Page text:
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When embedding Lua into an application written in C++, it is pretty much a requirement to compile the Lua library in the C++ mode, to ensure that Lua's error mechanism interoperates properly with C++'s destructors. Lua supports being compiled as C++, and once the compiler is instructed to compile the code as C++, it will automatically use throw/try/catch.

This, however, has a side effect: all of Lua's functions are then defined, in C++ terms, as extern "C++". Which is, unfortunately, a problem when Lua is linked statically [1] and then another C-language library using Lua needs to be linked statically with the same application. Linking such a library (let's call it X) with the rest of the application (containing Lua compiled in the C++ mode) will fail, because the Lua API functions will be decorated according to extern "C++", while X expects extern "C". It may be argued that X could be recompiled as C++, but C and C++ are not fully compatible, sometimes with run-time differences only [2], so this is generally not advisable.

In a project where I had this problem, I resolved it by altering the following definition in luaconf.h:


#define LUA_API extern


#ifdef __cplusplus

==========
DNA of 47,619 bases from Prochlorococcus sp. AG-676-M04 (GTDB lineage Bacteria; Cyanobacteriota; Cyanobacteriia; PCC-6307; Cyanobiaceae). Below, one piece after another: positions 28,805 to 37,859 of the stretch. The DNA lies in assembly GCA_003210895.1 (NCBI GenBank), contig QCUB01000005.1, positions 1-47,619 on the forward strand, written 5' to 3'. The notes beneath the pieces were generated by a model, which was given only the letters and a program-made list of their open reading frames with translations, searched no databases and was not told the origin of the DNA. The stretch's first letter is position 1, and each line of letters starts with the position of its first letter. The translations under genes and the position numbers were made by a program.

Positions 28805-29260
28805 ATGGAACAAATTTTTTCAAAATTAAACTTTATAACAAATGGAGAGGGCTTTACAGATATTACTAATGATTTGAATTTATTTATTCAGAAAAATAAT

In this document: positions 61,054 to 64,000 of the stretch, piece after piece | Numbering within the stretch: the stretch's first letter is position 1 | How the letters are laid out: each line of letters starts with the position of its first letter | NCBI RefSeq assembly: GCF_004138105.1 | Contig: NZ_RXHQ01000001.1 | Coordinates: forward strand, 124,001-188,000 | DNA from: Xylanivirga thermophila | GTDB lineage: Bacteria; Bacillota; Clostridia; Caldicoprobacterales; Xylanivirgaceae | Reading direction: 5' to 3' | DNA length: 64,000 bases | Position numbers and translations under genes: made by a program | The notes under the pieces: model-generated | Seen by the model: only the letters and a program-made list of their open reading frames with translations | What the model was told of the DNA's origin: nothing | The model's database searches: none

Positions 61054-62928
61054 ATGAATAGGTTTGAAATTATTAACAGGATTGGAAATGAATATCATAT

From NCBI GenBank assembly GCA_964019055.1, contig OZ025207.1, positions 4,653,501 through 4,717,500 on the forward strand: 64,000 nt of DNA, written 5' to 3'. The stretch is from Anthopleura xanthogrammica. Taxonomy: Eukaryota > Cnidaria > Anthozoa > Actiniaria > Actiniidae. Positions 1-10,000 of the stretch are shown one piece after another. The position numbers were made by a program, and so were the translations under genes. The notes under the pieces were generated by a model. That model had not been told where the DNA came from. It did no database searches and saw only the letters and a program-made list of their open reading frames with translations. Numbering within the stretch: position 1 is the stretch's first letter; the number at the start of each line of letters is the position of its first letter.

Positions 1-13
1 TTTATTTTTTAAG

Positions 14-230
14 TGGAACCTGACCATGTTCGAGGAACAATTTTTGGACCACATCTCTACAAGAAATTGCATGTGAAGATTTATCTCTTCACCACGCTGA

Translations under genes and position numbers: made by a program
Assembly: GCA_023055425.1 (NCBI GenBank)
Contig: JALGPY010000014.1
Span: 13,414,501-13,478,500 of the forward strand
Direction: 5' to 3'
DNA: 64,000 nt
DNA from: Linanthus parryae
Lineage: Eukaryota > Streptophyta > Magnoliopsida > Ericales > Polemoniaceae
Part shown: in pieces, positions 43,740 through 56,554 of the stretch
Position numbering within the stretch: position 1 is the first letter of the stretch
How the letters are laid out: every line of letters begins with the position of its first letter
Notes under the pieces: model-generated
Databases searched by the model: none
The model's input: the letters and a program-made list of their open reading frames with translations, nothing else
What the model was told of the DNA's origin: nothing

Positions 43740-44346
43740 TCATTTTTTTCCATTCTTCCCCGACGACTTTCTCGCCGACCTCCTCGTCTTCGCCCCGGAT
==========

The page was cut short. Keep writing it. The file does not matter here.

#define LUA_API extern "C"
#define LUA_API extern

As far as I can tell, nothing else is needed to resolve the issue. I suggest that this be incorporated into Lua's official source.

I have thought about another way of fixing this, but I am unsure about its true merit. The try/catch/throw keywords, when compiled in the C++ mode, are only used once each, and in a very simple way, without much dependency on the rest of the library. Therefore, this C++ code can be extracted and placed in a separate file, one with a C++ extension, and only be compiled when the C++ error behaviour is needed. I do not think Lua needs to be compiled as C++ for any other reason. Then the rest of library need only support being compiled strictly as C, which may require less of an effort to ensure C/C++ standard conformance. As stated above, I am not really sure whether the benefit is real.


[1] I emphasise static linking because this is the environment where I encountered the issue. I have not examined the shared/dynamic library case. I expect platform-dependent variance here. I do not think the proposed solution will make the situation worse in this respect.